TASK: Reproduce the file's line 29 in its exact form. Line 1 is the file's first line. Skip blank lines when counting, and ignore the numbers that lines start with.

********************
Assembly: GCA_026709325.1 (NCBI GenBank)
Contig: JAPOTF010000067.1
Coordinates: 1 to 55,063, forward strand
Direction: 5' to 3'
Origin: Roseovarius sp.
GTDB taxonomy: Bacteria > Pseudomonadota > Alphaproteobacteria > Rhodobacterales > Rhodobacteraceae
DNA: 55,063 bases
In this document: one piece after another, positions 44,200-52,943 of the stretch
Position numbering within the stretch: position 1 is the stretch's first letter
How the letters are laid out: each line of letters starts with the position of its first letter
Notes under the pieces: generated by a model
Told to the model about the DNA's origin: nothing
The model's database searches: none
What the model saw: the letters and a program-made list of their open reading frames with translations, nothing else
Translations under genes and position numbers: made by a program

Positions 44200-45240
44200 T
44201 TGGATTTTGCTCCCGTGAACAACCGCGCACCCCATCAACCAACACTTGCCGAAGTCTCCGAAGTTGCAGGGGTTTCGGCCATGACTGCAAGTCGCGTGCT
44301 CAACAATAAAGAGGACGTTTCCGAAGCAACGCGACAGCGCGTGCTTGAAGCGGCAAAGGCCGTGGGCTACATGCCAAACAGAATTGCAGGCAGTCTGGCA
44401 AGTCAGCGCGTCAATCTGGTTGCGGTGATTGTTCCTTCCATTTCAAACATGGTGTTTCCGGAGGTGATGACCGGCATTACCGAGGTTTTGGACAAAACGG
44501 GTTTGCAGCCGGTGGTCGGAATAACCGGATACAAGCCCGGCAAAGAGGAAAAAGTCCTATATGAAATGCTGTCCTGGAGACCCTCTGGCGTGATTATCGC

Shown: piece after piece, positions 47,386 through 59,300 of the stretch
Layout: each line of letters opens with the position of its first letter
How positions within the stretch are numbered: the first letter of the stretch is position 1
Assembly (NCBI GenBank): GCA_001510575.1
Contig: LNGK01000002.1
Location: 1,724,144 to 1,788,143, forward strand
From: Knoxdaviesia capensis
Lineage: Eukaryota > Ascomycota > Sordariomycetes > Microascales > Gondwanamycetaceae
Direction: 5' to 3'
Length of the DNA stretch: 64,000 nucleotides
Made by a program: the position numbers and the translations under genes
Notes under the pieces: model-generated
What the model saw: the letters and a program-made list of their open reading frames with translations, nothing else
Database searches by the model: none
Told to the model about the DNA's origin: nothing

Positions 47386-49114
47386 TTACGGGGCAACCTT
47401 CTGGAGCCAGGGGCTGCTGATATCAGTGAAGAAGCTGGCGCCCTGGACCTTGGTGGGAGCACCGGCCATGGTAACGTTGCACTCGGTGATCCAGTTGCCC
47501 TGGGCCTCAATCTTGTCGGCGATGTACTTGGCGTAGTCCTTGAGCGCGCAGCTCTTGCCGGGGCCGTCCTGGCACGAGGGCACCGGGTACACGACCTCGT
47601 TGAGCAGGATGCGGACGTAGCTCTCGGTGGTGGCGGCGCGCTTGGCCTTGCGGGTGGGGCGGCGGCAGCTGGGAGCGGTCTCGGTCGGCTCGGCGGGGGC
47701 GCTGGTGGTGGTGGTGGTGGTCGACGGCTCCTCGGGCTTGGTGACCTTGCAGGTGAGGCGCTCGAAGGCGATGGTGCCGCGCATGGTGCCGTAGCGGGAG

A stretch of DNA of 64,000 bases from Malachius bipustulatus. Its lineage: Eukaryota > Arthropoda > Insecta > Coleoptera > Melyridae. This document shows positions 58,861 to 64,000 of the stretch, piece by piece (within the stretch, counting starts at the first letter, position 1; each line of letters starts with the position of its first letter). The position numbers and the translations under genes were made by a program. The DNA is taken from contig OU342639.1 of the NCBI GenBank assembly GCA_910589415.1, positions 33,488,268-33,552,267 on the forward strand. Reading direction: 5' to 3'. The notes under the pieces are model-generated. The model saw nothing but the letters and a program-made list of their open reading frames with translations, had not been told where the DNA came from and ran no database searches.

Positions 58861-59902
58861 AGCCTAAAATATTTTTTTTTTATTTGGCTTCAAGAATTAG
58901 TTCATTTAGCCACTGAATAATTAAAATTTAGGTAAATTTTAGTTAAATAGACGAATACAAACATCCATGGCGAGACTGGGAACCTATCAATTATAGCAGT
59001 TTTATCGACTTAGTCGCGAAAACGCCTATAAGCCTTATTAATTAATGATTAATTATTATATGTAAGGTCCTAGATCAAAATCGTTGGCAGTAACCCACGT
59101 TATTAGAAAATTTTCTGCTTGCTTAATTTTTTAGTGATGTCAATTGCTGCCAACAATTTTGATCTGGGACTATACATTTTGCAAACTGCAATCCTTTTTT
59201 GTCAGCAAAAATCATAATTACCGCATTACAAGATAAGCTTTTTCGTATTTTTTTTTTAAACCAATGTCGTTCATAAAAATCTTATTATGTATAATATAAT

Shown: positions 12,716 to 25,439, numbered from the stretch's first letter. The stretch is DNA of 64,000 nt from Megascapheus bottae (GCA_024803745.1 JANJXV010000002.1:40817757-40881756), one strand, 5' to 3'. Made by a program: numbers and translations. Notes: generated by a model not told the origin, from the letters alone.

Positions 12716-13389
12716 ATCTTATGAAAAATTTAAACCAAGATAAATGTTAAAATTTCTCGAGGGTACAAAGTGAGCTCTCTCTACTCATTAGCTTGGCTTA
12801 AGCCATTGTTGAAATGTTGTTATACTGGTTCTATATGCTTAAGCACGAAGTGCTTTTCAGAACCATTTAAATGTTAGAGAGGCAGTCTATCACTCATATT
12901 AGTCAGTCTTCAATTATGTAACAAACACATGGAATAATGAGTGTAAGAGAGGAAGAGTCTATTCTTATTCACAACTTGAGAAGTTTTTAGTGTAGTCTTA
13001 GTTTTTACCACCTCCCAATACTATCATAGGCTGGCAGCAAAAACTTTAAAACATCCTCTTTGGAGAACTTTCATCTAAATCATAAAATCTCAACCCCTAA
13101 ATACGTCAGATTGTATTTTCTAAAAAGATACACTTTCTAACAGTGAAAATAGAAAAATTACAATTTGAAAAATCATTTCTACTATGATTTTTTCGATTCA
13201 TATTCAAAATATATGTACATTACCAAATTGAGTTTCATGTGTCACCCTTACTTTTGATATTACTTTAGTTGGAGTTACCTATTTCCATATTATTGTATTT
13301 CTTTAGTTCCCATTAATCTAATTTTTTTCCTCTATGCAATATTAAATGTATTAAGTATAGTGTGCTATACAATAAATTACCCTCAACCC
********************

Lineage: Eukaryota > Ascomycota > Sordariomycetes > Microascales > Gondwanamycetaceae